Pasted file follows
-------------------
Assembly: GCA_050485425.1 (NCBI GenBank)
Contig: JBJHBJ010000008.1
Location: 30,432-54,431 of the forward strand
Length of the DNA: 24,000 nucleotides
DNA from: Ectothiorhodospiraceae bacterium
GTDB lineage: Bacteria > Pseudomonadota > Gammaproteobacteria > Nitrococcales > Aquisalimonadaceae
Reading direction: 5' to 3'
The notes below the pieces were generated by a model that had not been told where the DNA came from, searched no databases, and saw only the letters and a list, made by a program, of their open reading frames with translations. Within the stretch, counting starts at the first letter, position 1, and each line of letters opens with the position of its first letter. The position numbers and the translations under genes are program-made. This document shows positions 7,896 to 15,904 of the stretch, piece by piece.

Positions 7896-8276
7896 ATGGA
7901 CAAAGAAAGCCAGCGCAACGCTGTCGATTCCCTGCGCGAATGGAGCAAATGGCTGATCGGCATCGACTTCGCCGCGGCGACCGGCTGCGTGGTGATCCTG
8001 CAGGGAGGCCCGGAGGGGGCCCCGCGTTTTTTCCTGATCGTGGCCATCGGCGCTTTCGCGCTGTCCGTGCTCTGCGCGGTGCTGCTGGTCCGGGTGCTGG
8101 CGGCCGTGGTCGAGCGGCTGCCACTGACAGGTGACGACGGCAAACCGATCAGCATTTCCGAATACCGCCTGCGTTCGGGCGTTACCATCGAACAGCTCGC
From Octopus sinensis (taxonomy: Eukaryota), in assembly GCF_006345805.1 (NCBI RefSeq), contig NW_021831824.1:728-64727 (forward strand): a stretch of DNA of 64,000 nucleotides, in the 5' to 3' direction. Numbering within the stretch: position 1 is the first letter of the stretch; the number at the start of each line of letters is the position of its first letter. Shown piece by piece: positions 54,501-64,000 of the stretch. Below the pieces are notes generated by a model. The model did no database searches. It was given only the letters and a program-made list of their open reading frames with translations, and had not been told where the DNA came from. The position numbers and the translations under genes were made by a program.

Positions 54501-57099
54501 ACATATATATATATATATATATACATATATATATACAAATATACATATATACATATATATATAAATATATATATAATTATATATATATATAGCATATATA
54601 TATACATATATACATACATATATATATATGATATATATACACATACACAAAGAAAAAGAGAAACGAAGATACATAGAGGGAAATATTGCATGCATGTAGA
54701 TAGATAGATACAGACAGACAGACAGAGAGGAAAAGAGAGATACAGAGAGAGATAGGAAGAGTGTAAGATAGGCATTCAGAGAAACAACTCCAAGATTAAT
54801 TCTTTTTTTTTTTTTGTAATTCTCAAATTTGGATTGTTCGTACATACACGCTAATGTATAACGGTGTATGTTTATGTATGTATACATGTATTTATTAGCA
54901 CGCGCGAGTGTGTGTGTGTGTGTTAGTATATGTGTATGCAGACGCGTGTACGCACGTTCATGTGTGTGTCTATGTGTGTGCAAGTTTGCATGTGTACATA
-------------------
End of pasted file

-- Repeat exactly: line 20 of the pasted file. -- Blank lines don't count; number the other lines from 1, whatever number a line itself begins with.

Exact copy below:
54901 CGCGCGAGTGTGTGTGTGTGTGTTAGTATATGTGTATGCAGACGCGTGTACGCACGTTCATGTGTGTGTCTATGTGTGTGCAAGTTTGCATGTGTACATA